Opinion: Media and student protest
A few comments on the ‘events’ that occurred during the live broadcast of the ABC’s (Australian Broadcasting Corporation) program Q&A.
A group of students interrupted the program and shouted their protests so much so that the program had to shut down for a couple of minutes. When they returned the students were no more.
The presenter, Tony Jones, said such things as “enough, you are not doing yourselves any favours” and shook his head. He also said “This is not what democracy is about”.
The students’ target was the Australian education minister, Christopher Pyne. This man was the most disruptive person in the previous parliament. Since being minister for education he has completely disrupted the sector with all sorts of wild ideas and has signaled that higher education is to move even more to a full user pay system along the lines of the US system.
The fact that his generation had the benefit of what was then Australia’s free higher education system just does not influence the thinking of politicians such Christopher Pyne and co.
I am one who strongly believes in democracy. I also believe that while Australia is way ahead of others when it comes to democratic processes, the reality is that our system of politics in Australia is off the rails. It has been damaged by recent politicians and the media, including the ABC.
The situation has been brought about by media moguls, big corporates and the current group of elected politicians, the majority of whom hold no firm convictions except to do anything to be in power and to maintain the privileges of the corporate sector.
Student protest are no longer viewed as part of the current democratic process in this country. My surprise is that this event happened at all.
The general reaction has been that such a protest is not viewed as that part of the democratic process whereby groups vent their frustrations given their limited ability to do otherwise. It is my opinion that too many voices of dissent and questing have been silent in Australia for far too long. The norm has become to not speak up, not get involved and to sit back and enjoy the great Australian way of life.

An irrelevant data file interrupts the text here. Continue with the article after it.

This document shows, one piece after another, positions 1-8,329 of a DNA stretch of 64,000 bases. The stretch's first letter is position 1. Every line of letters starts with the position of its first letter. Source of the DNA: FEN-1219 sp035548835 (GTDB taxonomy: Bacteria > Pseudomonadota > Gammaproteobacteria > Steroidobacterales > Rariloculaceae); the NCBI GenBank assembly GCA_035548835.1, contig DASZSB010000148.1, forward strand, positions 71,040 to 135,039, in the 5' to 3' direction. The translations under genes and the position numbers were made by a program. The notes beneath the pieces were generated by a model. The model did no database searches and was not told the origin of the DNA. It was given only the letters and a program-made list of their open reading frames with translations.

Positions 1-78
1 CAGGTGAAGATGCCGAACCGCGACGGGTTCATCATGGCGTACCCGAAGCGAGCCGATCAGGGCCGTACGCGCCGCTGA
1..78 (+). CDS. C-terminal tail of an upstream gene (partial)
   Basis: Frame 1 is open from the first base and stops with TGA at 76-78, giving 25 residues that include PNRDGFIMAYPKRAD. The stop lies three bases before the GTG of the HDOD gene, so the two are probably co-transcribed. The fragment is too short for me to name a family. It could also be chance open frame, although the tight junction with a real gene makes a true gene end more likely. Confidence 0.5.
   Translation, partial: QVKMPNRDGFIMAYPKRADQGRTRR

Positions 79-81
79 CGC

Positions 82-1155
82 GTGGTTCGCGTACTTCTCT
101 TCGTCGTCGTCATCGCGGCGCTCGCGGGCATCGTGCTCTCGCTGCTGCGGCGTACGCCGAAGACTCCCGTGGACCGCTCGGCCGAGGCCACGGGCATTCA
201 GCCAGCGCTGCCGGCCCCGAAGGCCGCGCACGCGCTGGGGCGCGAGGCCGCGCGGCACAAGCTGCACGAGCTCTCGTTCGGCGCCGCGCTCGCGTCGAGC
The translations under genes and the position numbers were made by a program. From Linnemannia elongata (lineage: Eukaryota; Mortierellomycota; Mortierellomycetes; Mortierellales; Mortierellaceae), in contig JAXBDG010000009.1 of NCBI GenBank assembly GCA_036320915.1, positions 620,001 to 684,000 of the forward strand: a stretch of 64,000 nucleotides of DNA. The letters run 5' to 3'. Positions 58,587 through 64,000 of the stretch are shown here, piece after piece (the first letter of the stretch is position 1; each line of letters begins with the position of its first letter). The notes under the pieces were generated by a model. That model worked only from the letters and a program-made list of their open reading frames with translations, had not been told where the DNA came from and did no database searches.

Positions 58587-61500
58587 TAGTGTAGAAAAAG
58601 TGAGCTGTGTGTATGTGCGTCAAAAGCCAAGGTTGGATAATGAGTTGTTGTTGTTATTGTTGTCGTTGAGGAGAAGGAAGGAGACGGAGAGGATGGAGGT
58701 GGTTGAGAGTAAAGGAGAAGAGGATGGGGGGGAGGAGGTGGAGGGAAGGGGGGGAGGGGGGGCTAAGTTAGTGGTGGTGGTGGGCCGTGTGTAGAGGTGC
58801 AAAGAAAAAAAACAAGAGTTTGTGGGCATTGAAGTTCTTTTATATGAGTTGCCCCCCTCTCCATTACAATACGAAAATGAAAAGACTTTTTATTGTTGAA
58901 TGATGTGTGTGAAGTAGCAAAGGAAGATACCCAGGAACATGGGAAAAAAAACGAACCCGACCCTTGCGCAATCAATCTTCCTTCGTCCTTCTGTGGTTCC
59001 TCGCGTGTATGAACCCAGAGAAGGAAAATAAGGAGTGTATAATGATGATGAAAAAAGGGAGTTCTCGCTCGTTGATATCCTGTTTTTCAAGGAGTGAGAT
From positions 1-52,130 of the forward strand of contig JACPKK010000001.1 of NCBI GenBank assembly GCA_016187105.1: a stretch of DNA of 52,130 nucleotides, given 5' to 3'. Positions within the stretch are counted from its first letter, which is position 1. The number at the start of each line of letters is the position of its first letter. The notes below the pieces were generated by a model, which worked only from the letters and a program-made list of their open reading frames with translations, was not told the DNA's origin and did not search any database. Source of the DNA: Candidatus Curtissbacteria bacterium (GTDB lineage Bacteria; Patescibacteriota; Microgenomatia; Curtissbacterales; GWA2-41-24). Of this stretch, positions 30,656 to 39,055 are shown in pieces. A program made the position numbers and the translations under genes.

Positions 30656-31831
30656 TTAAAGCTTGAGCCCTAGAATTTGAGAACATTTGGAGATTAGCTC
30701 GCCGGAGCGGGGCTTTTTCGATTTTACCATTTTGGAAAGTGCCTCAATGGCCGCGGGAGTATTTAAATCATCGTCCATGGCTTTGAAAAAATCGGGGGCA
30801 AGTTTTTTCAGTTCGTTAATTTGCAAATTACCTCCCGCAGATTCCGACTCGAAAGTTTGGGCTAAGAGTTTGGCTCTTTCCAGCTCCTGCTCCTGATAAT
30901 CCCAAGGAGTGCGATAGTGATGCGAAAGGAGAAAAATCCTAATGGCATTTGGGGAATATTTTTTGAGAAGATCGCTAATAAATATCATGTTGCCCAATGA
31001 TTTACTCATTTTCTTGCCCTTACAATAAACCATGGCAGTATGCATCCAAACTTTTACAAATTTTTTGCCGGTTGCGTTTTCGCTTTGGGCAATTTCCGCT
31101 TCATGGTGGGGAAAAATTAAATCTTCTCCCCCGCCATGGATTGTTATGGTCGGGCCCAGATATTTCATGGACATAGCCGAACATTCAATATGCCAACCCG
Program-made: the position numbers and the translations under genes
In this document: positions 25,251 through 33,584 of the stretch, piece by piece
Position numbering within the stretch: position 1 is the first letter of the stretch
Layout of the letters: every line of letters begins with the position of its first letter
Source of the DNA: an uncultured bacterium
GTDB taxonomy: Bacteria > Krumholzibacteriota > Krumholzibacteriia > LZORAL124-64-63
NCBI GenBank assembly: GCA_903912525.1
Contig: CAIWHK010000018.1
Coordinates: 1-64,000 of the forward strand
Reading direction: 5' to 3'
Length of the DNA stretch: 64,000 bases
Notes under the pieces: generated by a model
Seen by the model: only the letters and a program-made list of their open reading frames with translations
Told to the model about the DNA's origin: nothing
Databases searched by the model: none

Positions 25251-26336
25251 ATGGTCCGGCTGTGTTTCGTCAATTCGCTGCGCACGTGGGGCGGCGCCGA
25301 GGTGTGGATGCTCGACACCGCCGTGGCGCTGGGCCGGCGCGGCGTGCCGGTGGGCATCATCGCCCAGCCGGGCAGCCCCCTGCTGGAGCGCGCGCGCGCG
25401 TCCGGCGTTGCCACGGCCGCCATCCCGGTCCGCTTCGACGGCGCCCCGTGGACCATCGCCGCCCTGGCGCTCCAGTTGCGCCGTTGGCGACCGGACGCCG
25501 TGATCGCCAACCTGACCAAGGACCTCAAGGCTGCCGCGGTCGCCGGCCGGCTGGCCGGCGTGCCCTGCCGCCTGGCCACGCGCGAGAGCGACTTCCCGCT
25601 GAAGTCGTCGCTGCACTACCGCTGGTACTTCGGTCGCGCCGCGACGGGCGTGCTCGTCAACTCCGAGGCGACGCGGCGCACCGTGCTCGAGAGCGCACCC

Sadly as this acquiescence has been encouraged over the last decades, the conservative forces have slowly been working away to undo Australia’s envied social, education, medical and justice systems.
On that panel was the ever-present representative of the Institute of Independent Affairs (IPA). They are constantly being asked to appear on these programs by the ABC. The IPA is funded by all sorts of mysterious sources which would have to include all the usual suspects, Big Coal etc. Yet they never declare this. More seriously the ABC does not ask them to declare their interests before they speak on various social and political subjects.
With all the cards stacked against their right to be heard, why wouldn’t the students – and others – feel frustrated and take any opportunity to voice concerns.
The sad part is that people such as Christopher Pyne are Teflon coated to all voices of difference. He laughs them off and carries on. He is indeed strange for all sorts of reasons.
The students had the right as part of our democratic process to take this opportunity. The disruption caused no more of problem than to take over about five minutes of the program. No great loss there as the program, while lauded by a few as being important, is usually very predictable. The questions are heavily vetted. The politicians or their stooges usually simply voice their party’s ideological lines and provide no real debate. The good programs are when there are more independent commentators and thinkers; or even better, when there are no politicians. Then real debates actually happen.
The students, having made their point, were asked to leave. That’s fine. The program then continued. It was boring. It often is. I switched off as I did not want to hear any more of the Pyne and IPA selfish points of view.
The students have since produced a YouTube video to explain their actions. Wow! Don’t they look like a nasty bunch of radicals. Well done to all of them.
Democracy wins – for a moment. And may a big poo fall on the head of Tony Jones for his patronising response.
As for Christopher Pyne? The more that dangerous fool is ignored the better.
Paul Costigan, 9 May 2014